error = traceback.format_exc()
        return [ str(error).encode('utf-8') ]

The last step is route certain paths to WSGI script. This is done in the Apache VirtualHost configuration:

WSGIPythonPath /var/www/scripts

<VirtualHost *:80>
  ServerName python.mydomain.com
  ServerAdmin nobody@mydomain.com
  DocumentRoot /home/www/html
  Header set Access-Control-Allow-Origin: "*"
  Header set Access-Control-Allow-Methods: "*"
  Header set Access-Control-Allow-Headers: "Origin, X-Requested-With, Content-Type, Accept, Authorization"
  WSGIScriptAlias /myapp /var/www/scripts/myapp.wsgi
</VirtualHost>

Upon migrating a test URL from CGI to WSGI, the page load time dropped significantly:

The improvement is thanks to a 50-90% reduction in “wait” and “receive” times, via ThousandEyes:

I’d next want to look at more advanced Python Web Frameworks like Flask, Bottle, WheezyWeb and Tornado. Django is of course a popular option too, but I know from experience it won’t be the fastest. Flask isn’t the fastest either, but it is the framework for Google SAE which I plan to learn after mastering AWS Lambda.

Using the Built-in GeoIP Functionality of GCP HTTP/HTTPS Load Balancers

GCP HTTP/HTTPS Load Balancers offer great performance, and today I learned of a cool almost hidden feature: the ability to stamp custom headers with client GeoIP info. Here’s a Terraform config snippet:

resource "google_compute_backend_service" "MY_BACKEND_SERVICE" {
  provider                 = google-beta
  name                     = "my-backend-service"
  health_checks            = [ google_compute_health_check.MY_HEALTHCHECK.id ]
  backed {
    group                  = google_compute_instance_group.MY_INSTANCE_GROUP.self_link
    balancing_mode         = "UTILIZATION"
    max_utilization        = 1.0
  }
  custom_request_headers   = [ "X-Client-Geo-Location: {client_region},{client_city}" ]
  custom_response_headers  = [ "X-Cache-Hit: {cdn_cache_status}" ]
}

This will cause the Backend Service to stamp all HTTP requests with a custom header called “X-Client-Geo-Location” with the country abbreviation and city. It can then be parsed on the server to get this information for the client without having to rely on messy X-Forwarded-For parsing and GeoIP lookups.

Here’s a Python example that redirects the user to UK or Australia localized websites:

#!/usr/bin/env python3

import os

try:
   client_location = os.environ.get('HTTP_X_CLIENT_GEO_LOCATION', None)
   if client_location:
       [country,city] = client_location.split(',')
   websites = { 'UK': "www.foo.co.uk", 'AU': "www.foo.au" }
   if country in websites:
       local_website = websites[country]
   else:
       local_website = "www.foo.com"
   print("Status: 301\nLocation: https://{}\n".format(local_website))

except Exception as e:
   print("Status: 500\nContent-Type: text/plain\n\n{}".format(e))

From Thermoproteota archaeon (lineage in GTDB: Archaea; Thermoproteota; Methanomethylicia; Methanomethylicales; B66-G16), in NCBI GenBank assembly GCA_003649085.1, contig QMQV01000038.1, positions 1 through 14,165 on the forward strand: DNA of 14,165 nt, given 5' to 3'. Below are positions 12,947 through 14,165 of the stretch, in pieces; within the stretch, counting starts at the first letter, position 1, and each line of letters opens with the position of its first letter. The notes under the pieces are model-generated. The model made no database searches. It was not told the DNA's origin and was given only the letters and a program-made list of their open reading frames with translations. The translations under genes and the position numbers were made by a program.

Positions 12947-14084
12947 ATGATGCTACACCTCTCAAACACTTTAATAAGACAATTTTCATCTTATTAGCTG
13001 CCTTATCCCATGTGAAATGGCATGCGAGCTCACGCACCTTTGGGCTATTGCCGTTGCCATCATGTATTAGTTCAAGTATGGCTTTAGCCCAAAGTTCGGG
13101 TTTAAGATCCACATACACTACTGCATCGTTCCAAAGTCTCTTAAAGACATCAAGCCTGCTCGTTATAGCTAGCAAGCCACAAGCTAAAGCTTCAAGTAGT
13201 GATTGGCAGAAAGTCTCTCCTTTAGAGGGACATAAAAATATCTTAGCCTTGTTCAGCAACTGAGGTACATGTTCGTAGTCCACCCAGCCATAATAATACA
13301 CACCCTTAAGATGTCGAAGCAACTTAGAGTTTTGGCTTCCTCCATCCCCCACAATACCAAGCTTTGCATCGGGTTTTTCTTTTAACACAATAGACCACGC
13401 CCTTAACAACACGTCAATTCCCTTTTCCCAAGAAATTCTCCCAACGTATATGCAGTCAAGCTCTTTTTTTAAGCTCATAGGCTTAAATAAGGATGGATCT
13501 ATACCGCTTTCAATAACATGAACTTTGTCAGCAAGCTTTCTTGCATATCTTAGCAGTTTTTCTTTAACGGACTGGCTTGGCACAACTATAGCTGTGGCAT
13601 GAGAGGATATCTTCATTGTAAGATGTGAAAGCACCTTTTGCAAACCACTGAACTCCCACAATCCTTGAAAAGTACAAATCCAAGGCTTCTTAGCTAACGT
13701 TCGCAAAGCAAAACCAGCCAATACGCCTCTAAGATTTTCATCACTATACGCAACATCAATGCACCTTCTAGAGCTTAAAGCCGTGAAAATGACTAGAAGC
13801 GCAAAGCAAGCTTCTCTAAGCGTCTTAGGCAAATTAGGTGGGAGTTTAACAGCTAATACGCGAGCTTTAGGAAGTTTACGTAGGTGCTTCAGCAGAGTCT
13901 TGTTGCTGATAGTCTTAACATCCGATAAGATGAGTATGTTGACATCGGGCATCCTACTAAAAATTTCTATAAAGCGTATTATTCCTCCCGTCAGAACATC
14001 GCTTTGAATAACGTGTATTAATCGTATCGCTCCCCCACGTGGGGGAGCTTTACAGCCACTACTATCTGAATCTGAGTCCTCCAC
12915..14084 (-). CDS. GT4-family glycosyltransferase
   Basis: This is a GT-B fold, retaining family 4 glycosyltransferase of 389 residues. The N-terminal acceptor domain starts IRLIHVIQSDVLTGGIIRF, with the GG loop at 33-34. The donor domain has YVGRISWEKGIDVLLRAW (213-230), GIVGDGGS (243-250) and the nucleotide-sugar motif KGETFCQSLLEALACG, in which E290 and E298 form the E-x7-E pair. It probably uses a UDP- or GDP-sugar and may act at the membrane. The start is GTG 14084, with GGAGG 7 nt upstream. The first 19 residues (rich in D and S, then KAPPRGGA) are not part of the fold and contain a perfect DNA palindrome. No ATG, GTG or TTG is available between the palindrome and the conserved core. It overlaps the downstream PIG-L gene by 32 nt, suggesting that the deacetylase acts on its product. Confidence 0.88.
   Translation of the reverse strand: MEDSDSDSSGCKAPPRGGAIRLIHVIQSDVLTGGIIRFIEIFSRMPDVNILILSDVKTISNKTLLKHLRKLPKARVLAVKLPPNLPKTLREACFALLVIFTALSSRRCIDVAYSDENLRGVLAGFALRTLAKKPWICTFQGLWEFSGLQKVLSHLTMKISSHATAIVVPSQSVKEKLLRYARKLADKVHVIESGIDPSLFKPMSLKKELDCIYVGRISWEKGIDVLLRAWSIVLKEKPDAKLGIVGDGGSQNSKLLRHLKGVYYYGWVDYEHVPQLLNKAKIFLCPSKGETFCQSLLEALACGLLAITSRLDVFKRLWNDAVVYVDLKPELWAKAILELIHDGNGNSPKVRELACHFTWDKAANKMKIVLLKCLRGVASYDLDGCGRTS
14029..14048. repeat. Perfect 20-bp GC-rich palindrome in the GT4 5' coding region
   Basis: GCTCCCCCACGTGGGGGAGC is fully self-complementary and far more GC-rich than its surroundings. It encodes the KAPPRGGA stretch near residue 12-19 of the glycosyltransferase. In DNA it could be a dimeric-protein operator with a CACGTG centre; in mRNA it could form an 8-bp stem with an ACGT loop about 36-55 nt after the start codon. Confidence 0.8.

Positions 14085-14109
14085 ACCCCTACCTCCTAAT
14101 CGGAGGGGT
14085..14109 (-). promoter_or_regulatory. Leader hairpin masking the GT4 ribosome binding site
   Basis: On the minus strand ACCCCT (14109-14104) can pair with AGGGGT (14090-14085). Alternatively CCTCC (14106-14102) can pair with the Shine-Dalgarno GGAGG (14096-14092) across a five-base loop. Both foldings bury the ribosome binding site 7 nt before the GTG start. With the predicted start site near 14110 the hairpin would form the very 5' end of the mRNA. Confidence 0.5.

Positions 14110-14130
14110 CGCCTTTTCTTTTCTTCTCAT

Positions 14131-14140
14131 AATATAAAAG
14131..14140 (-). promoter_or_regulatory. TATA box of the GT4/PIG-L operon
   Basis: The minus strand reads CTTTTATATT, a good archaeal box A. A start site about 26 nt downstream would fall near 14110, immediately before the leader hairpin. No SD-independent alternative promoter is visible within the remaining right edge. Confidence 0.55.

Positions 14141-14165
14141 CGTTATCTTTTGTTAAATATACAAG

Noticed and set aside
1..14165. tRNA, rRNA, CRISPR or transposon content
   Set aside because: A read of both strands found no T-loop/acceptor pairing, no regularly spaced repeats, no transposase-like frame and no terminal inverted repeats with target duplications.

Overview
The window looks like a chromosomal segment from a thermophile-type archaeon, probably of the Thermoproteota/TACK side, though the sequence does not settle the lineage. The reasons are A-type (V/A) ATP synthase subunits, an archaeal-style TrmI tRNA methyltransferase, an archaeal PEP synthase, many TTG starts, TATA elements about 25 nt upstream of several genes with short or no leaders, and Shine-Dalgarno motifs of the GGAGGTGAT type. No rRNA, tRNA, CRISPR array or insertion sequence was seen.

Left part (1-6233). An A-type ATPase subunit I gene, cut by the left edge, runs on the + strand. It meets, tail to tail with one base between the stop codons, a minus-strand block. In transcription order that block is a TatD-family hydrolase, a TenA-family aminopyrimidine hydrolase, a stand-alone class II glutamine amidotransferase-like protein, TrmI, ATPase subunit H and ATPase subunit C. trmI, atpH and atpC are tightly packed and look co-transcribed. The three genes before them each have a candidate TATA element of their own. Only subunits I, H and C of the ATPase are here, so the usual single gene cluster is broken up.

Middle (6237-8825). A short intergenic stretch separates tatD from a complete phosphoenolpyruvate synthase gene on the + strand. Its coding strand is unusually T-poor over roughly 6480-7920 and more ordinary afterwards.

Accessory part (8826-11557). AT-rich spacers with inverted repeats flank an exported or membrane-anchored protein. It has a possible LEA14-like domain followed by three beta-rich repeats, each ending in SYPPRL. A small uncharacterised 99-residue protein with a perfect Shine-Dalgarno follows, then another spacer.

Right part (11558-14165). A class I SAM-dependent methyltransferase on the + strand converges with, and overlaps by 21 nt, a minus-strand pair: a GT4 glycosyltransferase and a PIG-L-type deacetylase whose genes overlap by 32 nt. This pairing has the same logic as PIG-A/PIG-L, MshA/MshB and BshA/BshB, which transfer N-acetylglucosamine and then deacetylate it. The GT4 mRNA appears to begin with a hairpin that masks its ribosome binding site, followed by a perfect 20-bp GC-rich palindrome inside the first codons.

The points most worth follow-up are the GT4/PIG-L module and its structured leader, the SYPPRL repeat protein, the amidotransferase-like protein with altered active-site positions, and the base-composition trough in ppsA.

Working with HTTP Requests & Responses in Python

http.client

http client is very fast, but also low-level, and takes a few more lines of code than the others.

import http.client
import ssl

try:
    conn = http.client.HTTPSConnection("www.hightail.com", port=443, timeout=5, context=ssl._create_unverified_context())
    conn.request("GET", "/en_US/theme_default/images/hightop_250px.png")
    resp = conn.getresponse()
    if 301 <= resp.status <= 302:
        print("Status: {}\nLocation: {}\n".format(resp.status,resp.headers['Location']))
    else:
        print("Status: {}\nContent-Type: {}\n".format(resp.status, resp.headers['Content-Type']))

except Exception as e:
    print("Status: 500\nContent-Type: text/plain\n\n{}".format(e))

Requests

Requests is a 3rd party, high level library. It does have a simpler format to use, but is much slower than http.client and is not natively supported on AWS Lambda.

import requests

url = "http://www.yousendit.com"
try:
    resp = requests.get(url, params = {}, timeout = 5, allow_redirects = False)
    if 301 <= resp.status_code <= 302:
        print("Status: {}\nLocation: {}\n".format(resp.status_code,resp.headers['Location']))
    else:
        print("Status: {}\nContent-Type: {}\n".format(resp.status_code, resp.headers['Content-Type']))

except Exception as e:
    print("Status: 500\nContent-Type: text/plain\n\n{}".format(e))

Migrating to MaxMind GeoIP2 for Python3

With Python2 now EOL, one of my tasks was to replace old python2/geolite2 code with python3/geoip. This does require a subscription to MaxMind to either make the calls via web or download static database files, which fortunately was a option.

Installing Python3 GeoIP2 package

On Ubuntu 20:

  • apt install python3-pip
  • pip3 install geoip2

On FreeBSD 11.4:

  • pkg install python3
  • pkg install py37-pip
  • pip install geoip2

Verify successful install

% python3
Python 3.7.8 (default, Aug  8 2020, 01:18:05) 
[Clang 8.0.0 (tags/RELEASE_800/final 356365)] on freebsd11
Type "help", "copyright", "credits" or "license" for more information.
>>> import geoip2.database
>>> help(geoip2.database.Reader) 
Help on class Reader in module geoip2.database:

Sample Python Script

#!/usr/bin/env python3

import sys
import geoip2.database

ipv4_address = input("Enter an IPv4 address: ")

with geoip2.database.Reader('/var/db/GeoIP2-City.mmdb') as reader:
    try:
        response = reader.city(ipv4_address)
    except:
        sys.exit("No info for address: " + ipv4_address)
    if response:
        lat = response.location.latitude
        lng = response.location.longitude
        city = response.city.name
        print("lat: {}, lng: {}, city: {}".format(lat, lng, city))